Memories are tricky. I believe, good or bad, they have value and are totally unique. They are created by us – from our perspective, colored by age and circumstance. No-one can duplicate that combination. As we move along in life there are always new stages, priorities, challenges, emotional highs and lows, and a tide of new memories are created. Many of the old ones simply slip away. How do we find them if we don’t know they’re there, stored in our hugely complex belfry? If we wish, there are triggers to jog those lost moments and people back into our conscious mind.
Our five traditionally recognized senses come first…..sight, sounds, tastes, smells and texture. Photos are a natural. I have a closet full of pictures, all sorted and in albums by year or event. Organized you might think. Well it was an effort prompted by need. Many moves created that need. Leaving them in a box or trunk or bags would see them deteriorate to the point of no return. So at different times I have made it a priority to protect them. As family members have passed on we’ve inherited their pictures so culling and sorting was important to reduce them to a meaningful record of individual lives. Why was this important. Perhaps it was my interest in history and family heritage. Perhaps it was simply a desire to not totally let go of those who played a part in my life or – of what got me to where I am now.
Of course we rarely have hard copy photos any more. We have digital pictures taken from our phones and I Pads. So much for the Brownie or any cameras that followed. Online albums, easily shared with the world, have replaced those volumes that needed so much storage space. The key to pictures being a trigger, however, is you have to look at them. How many times do we make that effort?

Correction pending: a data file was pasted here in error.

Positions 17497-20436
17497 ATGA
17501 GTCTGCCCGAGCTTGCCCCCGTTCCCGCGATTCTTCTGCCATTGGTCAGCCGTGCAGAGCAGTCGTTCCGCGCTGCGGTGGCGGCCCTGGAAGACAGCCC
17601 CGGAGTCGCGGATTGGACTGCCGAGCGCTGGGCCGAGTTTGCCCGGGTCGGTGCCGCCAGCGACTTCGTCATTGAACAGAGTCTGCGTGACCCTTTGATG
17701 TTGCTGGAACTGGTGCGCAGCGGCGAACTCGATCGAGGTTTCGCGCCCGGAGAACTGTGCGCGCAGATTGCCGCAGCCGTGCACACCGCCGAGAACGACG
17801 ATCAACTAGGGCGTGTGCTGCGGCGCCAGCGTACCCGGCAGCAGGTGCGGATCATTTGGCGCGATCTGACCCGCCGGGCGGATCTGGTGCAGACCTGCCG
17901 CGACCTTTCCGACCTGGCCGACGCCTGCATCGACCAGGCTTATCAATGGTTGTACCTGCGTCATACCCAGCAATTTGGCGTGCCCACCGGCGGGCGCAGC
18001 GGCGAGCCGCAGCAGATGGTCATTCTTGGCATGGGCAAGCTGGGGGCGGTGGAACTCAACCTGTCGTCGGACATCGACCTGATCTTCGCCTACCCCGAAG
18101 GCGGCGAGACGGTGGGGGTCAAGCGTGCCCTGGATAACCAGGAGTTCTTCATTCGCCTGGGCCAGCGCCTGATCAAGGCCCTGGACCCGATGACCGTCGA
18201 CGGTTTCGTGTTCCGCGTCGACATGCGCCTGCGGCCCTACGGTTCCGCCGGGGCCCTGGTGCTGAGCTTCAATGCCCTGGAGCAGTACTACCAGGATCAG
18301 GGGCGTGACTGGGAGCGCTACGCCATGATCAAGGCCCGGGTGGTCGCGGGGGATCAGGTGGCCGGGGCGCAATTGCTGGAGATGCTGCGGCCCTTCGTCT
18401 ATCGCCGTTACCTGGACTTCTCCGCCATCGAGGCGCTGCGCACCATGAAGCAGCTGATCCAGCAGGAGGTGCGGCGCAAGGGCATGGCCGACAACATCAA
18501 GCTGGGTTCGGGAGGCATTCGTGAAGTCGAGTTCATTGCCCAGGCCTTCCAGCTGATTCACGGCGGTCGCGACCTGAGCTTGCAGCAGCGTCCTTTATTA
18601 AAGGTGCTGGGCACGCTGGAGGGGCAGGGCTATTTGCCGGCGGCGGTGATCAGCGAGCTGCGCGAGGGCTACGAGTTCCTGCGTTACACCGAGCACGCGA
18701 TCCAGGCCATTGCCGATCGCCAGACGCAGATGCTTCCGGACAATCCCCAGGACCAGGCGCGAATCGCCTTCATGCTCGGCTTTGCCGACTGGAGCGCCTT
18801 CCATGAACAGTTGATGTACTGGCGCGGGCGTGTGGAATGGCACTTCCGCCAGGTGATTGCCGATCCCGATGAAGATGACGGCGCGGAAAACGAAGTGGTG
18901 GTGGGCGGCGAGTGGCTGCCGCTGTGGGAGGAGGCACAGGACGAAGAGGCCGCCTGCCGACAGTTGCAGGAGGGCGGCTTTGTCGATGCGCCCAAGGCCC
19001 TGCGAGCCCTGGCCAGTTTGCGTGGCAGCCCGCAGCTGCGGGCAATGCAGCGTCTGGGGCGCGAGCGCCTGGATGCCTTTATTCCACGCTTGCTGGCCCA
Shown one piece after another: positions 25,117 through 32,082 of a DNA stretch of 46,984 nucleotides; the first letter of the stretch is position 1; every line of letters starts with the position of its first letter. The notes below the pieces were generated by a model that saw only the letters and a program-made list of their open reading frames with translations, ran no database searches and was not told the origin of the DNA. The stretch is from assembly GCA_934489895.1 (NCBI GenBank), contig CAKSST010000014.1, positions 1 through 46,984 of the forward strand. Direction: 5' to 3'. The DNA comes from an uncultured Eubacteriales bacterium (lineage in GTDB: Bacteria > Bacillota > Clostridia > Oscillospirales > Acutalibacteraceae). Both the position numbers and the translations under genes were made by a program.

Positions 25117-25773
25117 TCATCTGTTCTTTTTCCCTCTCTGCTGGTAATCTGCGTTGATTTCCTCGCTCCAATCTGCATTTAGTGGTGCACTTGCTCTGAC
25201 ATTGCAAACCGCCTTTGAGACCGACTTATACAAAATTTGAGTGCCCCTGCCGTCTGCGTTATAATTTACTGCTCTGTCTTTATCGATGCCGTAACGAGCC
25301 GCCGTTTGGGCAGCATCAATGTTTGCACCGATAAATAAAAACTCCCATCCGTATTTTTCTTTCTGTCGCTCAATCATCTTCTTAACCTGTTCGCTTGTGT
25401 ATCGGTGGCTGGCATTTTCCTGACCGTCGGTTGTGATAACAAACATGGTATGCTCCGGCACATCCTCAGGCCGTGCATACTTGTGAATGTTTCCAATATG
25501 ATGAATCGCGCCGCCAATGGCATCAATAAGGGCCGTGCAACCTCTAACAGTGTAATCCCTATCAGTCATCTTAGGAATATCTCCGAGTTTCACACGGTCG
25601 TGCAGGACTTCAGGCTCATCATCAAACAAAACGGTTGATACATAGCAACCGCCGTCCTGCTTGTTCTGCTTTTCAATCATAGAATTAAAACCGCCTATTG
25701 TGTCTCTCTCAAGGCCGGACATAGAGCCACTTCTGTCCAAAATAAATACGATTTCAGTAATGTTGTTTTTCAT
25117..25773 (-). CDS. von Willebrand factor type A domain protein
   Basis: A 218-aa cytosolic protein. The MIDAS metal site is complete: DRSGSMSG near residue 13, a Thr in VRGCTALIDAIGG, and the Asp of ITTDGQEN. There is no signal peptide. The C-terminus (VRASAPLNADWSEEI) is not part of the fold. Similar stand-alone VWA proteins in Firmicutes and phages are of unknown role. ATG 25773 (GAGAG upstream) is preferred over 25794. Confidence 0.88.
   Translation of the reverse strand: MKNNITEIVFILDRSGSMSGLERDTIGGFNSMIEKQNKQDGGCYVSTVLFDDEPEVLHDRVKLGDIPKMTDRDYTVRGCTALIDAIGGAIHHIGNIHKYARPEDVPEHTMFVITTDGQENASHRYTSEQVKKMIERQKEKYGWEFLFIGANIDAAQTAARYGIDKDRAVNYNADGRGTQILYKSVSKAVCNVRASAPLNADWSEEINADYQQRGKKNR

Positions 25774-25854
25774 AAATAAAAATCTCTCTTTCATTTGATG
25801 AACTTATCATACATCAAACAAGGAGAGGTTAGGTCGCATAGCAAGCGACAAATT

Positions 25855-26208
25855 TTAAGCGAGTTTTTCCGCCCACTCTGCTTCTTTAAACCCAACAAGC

Other natural triggers can be connecting with old friends, family or school reunions, simple conversation, a story told by someone else, an event such as a wedding or funeral, illness, traditional family times such as Thanksgiving and Christmas, the look on someone’s face, and certainly music.
Almost anything can be a trigger if you’re interested. I have a small ceramic frog sitting on my desk. Did you know frogs are amazing creatures? They hop, they stick, they swim, they meld and when they choose they move with lightening speed. I’ve seen green, brown and albino frogs – ones that are so small you have to watch you don’t step on them and ones so big you want to get out of their way. My favorite I found in a quaint pottery studio tucked away in the woods. He’s three inches high, painted a soft graduated green color and is sitting back on his haunches as if ready to leap. But, he’s not going to leap – he’s reading a book. His creator named him the Literary Leaper and the moment I saw him I knew he was mine. His name is Nat and he, in his own right, is the trigger to so many memories. The story of how Nat got his name is one based on my perception of a different time. I’ll save that one.
How about my rings? I can tell a story related to each ring I own …. my wedding ring lost on the golf course, the ring belonging to my Great Grandmother, the ring belonging to my Grandmother and the wedding band belonging to my dear Aunt Claire. Even my costume rings have a story.
There’s Sailor Simon who’s image is photo stamped on a wooden TV table. He was our best 4-legged traveling friend for 15 years. He started life riding in my purse and ended up writing a column. What a ton of memories he congers.
There’s my contact list of those I’ve met (not all) over the years through our families, travel, work, associations, hobbies, and neighbors. That’s only the beginning. I remember –
No….. time to stop. This is too much fun.